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What Medical Assistants Do?

Posted by Athena Career Academy on Aug 23, 2018

 

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If you're thinking about pursuing a career in the medical field but are unsure of where to start, you might want to consider becoming a medical assistant. Getting an education to become a medical assistant won't require nearly as much time as it takes to become a doctor -- and medical assistants are in high demand.

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This is because medical assistants are responsible for many different tasks. In fact, describing to someone what a medical assistant does can take a while. It's often easier to explain what a medical assistant doesn't do.

However, the following are the general responsibilities and tasks that most medical assistants will find themselves depending on where they are employed:

  • Caring for patients - Medical assistants are responsible for providing general patient care, which means that they often have to comfort nervous patients, inform them about what procedures are going to take place, and providing clinical information on behalf of the physician (such as specific care instructions or information about prescriptions).
  • Measuring vital signs - A medical assistant must be able to check and record the vital signs of a patient, including their heart rate, blood pressure, oxygen rate, and more. This information is necessary for physicians to be able to pinpoint certain issues and will help in their prognosis -- and it's a task that doctors simply don't have the time to do themselves.
  • Giving injections - In many situations, medical assistants will be tasked with the responsibility of giving injections and vaccinations to patients in order to allow nurses and physicians to focus their time on more pressing matters.
  • Drawing blood - Medical assistants with phlebotomy skills are considered more valuable due to the fact that many patients need to have their blood drawn so that it can be sent to the lab to be tested for a variety of different issues. It's a simple process, which is why doctors and nurses do not focus their time or energy on it, but it's one that does require specific training.
  • Performing EKGs - Electrocardiograms help detect heart problems or abnormalities. Medical assistants need to be able to set them up so that the physician has access to this information.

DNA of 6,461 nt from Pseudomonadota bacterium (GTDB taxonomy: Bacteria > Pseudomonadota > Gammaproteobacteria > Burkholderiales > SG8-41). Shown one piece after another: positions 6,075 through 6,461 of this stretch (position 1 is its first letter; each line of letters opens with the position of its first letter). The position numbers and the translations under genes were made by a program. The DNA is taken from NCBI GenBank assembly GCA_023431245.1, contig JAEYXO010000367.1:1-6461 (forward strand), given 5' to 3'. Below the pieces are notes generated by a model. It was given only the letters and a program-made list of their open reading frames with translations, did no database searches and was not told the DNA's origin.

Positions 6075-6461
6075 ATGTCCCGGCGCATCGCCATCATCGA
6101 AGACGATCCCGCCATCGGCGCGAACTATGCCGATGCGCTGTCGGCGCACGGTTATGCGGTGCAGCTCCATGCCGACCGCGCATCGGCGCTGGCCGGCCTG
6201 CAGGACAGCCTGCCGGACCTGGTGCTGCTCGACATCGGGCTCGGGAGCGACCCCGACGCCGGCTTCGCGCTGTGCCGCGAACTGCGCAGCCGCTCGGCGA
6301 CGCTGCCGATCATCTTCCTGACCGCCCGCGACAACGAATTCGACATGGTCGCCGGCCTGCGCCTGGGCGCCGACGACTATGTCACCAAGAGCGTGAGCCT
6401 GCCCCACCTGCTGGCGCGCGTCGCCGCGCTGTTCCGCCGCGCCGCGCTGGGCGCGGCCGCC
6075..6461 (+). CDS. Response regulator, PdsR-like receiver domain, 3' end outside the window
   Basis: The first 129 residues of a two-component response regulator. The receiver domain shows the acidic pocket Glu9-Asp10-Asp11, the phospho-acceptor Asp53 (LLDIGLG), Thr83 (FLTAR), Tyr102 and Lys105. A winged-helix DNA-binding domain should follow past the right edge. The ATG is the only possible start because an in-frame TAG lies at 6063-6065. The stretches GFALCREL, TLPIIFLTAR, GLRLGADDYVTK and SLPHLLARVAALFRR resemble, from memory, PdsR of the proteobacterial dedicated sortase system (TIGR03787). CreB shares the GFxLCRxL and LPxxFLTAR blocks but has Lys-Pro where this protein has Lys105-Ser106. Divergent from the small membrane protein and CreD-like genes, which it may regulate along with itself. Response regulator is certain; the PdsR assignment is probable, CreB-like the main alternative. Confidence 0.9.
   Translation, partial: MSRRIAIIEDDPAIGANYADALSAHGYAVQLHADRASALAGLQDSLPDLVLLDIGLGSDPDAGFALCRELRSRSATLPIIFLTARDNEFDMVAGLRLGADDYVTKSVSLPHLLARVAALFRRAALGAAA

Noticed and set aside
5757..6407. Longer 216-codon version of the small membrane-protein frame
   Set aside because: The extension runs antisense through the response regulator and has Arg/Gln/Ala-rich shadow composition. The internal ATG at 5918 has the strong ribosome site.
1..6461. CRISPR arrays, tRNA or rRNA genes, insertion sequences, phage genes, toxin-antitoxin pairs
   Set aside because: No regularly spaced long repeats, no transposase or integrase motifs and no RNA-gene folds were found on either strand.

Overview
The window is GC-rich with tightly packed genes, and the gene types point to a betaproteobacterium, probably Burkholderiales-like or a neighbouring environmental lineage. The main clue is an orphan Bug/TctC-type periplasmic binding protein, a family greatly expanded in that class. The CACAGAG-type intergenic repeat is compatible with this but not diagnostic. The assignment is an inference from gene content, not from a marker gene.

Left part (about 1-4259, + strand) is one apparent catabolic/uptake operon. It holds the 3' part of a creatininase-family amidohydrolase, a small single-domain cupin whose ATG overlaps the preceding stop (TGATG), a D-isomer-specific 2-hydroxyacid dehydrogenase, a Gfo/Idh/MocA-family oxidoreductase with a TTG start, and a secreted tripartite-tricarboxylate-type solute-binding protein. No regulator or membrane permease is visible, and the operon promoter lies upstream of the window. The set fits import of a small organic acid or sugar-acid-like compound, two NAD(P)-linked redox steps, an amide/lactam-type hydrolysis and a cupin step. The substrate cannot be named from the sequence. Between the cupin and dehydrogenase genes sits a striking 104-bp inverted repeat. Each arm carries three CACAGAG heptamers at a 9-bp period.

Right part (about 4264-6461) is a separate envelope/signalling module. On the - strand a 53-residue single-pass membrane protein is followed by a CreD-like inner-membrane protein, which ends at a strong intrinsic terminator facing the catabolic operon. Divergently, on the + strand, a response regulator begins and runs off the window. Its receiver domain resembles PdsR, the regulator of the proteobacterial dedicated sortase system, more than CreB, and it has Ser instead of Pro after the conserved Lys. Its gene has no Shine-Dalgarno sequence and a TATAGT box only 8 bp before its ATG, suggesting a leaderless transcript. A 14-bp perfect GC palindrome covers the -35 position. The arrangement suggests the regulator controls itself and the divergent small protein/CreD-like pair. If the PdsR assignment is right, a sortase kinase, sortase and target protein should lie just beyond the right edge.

• Scheduling appointments - Medical assistants must be able to perform administrative duties as well, including scheduling appointments. This requires them to be very organized. In addition to scheduling appointments, many medical assistants will be required to contact patients to confirm and remind them about upcoming appointments.
  • Filing insurance paperwork - Insurance paperwork is incredibly time-consuming but also incredibly important to the revenue of a practice. Medical assistants must be able to check insurance paperwork to ensure it's properly filled out and processed.
  • Stocking inventory - Many medical assistants are required to keep the treatment rooms stocked with the proper supplies and to ensure that they do not run out.
  • Answering phones - Some medical assistants work as office receptionists, which means that they will be responsible for answering phones and relaying messages to and from patients and staff.

As you can see, medical assistants are responsible for a wide variety of different tasks, including both clinical and administrative tasks. Because of this, it's important that you enroll in a reputable medical assistant program so that you can learn the skills that you are expected to have.

The large number of responsibilities that medical assistants have is one of the main reasons why they are in such great demand and why that demand will only grow over the next decade. For information about our medical assistant program, be sure to contact us at Athena Career Academy in Toledo, OH, today.

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Topics: Clinical Medical Assistant